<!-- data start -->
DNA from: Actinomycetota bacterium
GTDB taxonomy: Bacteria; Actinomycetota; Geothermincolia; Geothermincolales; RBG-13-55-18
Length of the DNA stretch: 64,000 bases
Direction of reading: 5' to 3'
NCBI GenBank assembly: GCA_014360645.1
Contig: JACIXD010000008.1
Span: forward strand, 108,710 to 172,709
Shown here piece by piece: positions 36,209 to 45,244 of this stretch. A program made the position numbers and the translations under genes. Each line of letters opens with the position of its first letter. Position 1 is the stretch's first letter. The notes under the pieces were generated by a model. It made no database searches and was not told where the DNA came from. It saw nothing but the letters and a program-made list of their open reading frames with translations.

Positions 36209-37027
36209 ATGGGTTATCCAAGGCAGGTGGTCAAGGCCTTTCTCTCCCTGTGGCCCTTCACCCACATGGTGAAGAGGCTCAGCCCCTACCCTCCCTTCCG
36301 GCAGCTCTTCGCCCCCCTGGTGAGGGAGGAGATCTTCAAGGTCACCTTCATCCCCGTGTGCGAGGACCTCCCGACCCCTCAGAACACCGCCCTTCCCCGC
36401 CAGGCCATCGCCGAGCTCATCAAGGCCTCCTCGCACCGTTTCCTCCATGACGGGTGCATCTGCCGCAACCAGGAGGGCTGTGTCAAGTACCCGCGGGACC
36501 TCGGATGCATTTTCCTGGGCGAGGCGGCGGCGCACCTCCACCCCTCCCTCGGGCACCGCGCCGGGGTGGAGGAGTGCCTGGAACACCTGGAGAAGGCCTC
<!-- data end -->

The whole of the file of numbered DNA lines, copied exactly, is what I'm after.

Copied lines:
DNA from: Actinomycetota bacterium
GTDB taxonomy: Bacteria; Actinomycetota; Geothermincolia; Geothermincolales; RBG-13-55-18
Length of the DNA stretch: 64,000 bases
Direction of reading: 5' to 3'
NCBI GenBank assembly: GCA_014360645.1
Contig: JACIXD010000008.1
Span: forward strand, 108,710 to 172,709
Shown here piece by piece: positions 36,209 to 45,244 of this stretch. A program made the position numbers and the translations under genes. Each line of letters opens with the position of its first letter. Position 1 is the stretch's first letter. The notes under the pieces were generated by a model. It made no database searches and was not told where the DNA came from. It saw nothing but the letters and a program-made list of their open reading frames with translations.

Positions 36209-37027
36209 ATGGGTTATCCAAGGCAGGTGGTCAAGGCCTTTCTCTCCCTGTGGCCCTTCACCCACATGGTGAAGAGGCTCAGCCCCTACCCTCCCTTCCG
36301 GCAGCTCTTCGCCCCCCTGGTGAGGGAGGAGATCTTCAAGGTCACCTTCATCCCCGTGTGCGAGGACCTCCCGACCCCTCAGAACACCGCCCTTCCCCGC
36401 CAGGCCATCGCCGAGCTCATCAAGGCCTCCTCGCACCGTTTCCTCCATGACGGGTGCATCTGCCGCAACCAGGAGGGCTGTGTCAAGTACCCGCGGGACC
36501 TCGGATGCATTTTCCTGGGCGAGGCGGCGGCGCACCTCCACCCCTCCCTCGGGCACCGCGCCGGGGTGGAGGAGTGCCTGGAACACCTGGAGAAGGCCTC